Myth #1: Good Parents are Entertainers

The changes in the day-to-day living of our lives, automation, technology, and cheap goods and services have had a profound impact on how our children are developing. Add to that the tectonic shift in parenting culture that has convinced us to “do as much as you can for your children, give them every advantage, pave the road for them, and they will succeed.”

 

Continuing our series, here are 3 “good-parent” myths claiming that Good Parents are Entertainers.

  • Good parents provide constant fun
  • Good parents do not force their children to entertain themselves
  • Engagement in screen time has no negative repercussions

Good parents provide constant fun

Parents who provide children with constant fun are raising children who will not develop the comfortable relationship with boredom that is often the birthplace of our creativity, according to research:

“It turns out… that a certain level of boredom might actually enhance the creative quality of our work.”((https://hbr.org/2014/09/the-creative-benefits-of-boredom))

In one study, researchers… found that participants who were bored outperformed those who were relaxed, elated, or distressed on creativity tests.((http://www.fastcompany.com/3042046/the-science-behind-how-boredom-benefits-creative-thought))

And children uncomfortable with boredom can look forward to a life that will be a great disappointment, as life is anything but constant fun.

Good parents do not force their children to entertain themselves

Force them? Children are wired to entertain themselves. Ever watch a baby discover his own foot? Children who lose their sense of curiosity, who are unable to get beyond, “I’m bored” are not likely to have the stamina necessary to persevere through the grunt work that precedes discovery and invention. Parents who constantly provide entertainment for their children are lovingly strangling curiosity.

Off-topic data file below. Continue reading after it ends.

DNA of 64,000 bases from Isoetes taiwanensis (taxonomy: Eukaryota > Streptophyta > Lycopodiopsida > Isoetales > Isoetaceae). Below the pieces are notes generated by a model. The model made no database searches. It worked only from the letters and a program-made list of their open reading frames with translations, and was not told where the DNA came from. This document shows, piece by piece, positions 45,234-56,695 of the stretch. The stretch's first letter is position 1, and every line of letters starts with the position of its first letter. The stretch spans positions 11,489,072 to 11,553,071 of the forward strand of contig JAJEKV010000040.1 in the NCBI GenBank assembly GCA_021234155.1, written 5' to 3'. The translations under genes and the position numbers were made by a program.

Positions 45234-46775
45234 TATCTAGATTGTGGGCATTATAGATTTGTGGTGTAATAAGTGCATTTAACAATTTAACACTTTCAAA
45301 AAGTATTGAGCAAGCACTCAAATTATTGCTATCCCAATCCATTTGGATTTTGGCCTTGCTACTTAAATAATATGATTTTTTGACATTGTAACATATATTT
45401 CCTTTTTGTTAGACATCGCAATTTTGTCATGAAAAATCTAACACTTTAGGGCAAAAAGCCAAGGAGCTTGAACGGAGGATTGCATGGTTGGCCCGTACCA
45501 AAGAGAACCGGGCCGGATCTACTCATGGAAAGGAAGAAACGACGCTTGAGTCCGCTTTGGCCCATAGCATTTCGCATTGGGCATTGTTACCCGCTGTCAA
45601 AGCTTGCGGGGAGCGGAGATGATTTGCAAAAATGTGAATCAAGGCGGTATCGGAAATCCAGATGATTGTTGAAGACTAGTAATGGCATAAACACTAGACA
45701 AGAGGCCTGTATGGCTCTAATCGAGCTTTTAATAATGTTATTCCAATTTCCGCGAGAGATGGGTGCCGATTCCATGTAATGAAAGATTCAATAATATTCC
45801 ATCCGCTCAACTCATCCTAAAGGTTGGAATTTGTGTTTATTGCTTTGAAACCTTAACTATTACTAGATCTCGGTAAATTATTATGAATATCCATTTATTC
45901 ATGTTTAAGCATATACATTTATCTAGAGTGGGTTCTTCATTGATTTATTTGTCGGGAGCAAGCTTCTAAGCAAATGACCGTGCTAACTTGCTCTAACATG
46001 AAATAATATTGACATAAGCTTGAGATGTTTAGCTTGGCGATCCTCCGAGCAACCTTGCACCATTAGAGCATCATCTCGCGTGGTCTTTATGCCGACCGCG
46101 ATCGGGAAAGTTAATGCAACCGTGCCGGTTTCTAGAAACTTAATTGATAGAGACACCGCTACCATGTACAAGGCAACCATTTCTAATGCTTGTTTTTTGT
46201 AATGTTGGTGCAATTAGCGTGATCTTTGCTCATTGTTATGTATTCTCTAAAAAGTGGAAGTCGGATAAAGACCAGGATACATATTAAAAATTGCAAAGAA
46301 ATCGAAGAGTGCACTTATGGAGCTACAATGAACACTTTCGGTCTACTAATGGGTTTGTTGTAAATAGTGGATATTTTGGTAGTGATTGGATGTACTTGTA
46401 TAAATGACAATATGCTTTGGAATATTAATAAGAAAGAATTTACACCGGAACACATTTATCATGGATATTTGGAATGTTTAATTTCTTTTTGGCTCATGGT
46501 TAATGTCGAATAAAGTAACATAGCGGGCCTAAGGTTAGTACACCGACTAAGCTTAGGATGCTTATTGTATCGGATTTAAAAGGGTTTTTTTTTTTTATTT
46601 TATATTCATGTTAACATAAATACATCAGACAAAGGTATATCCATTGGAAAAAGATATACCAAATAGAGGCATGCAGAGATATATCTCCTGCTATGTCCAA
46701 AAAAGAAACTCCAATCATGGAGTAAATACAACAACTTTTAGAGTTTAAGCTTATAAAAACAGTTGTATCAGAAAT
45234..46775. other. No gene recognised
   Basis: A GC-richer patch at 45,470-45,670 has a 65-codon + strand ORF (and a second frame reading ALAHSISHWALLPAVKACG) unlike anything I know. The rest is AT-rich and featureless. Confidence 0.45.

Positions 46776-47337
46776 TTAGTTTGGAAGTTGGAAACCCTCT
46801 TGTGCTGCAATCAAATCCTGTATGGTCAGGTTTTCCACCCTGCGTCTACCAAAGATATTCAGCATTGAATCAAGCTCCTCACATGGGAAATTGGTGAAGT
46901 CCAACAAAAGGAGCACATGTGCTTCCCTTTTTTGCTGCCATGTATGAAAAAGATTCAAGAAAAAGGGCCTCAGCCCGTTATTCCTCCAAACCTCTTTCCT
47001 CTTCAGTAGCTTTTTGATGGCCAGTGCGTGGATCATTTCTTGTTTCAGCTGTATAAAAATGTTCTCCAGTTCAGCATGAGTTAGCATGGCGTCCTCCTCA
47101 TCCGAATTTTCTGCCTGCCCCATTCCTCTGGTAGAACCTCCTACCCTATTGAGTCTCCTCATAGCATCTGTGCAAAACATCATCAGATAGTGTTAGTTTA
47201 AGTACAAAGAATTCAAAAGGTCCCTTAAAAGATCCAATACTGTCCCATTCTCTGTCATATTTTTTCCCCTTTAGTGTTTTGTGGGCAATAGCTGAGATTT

Engagement in screen time has no negative repercussions

26249508 - little kid playing game on smart phone

It will take time for the outcomes of unfettered hours of screen time to be revealed. But the eternal reality that childhood is the period in which the human being learns how the world works certainly hasn’t changed. If we are hoping for an electorate of citizens who can analyze an argument, recognize a con, have courage when life is frightening, stand up for justice, or even recognize a cantaloupe when it still has the skin on it, we are going to have to consider just how much time on the screen is acceptable, exactly what our children are getting out of it, and what they are not getting at the same time.

 

The parenting mythology is just as creative, alluring, and devastating than the predatory lending that cast us into the recession. It is a multi-faceted narrative with many equally fraudulent psychological products.

 

Let’s remember that despite all of our best intentions and good parenting choices, there are no guarantees. Children are agents of free will who will make their own decisions. The best we can do is set our sights constantly on the future, on who we want them to become, asking ourselves what we have done recently to help our children develop this way. Check out the insights from the Aspinall’s parenting class that addresses many of these “good-parent” myths:

 

*Adapted text from Mrs. Calise’s State of the School.

 

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